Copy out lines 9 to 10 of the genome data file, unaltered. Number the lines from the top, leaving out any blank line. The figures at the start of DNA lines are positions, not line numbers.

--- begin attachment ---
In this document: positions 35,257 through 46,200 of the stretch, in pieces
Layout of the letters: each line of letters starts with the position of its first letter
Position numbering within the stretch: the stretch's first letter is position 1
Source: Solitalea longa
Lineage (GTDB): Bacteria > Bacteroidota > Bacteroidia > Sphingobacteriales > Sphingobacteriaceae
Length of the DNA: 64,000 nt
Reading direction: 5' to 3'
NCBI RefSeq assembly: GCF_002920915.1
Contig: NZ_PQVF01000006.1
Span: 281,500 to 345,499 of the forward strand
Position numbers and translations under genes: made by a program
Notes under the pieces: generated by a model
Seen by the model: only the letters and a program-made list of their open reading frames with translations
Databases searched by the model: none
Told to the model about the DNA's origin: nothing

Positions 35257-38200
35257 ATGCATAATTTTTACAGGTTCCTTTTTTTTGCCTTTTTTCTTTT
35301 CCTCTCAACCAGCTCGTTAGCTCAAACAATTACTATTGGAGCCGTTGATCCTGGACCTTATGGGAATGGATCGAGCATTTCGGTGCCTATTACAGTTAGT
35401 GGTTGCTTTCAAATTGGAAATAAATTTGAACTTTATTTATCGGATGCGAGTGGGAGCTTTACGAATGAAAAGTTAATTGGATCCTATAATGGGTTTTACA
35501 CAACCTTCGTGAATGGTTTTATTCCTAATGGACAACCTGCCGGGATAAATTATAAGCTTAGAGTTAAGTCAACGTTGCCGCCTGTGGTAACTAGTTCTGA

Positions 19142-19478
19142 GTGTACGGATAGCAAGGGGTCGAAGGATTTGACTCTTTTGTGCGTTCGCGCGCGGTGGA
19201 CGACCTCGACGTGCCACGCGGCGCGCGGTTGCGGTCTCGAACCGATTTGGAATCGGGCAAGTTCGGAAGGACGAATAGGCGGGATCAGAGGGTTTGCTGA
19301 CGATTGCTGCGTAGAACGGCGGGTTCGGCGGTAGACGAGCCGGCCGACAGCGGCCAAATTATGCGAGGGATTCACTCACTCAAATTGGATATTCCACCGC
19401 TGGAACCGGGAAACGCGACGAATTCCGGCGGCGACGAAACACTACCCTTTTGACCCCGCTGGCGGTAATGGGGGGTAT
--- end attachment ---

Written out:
Contig: NZ_PQVF01000006.1
Span: 281,500 to 345,499 of the forward strand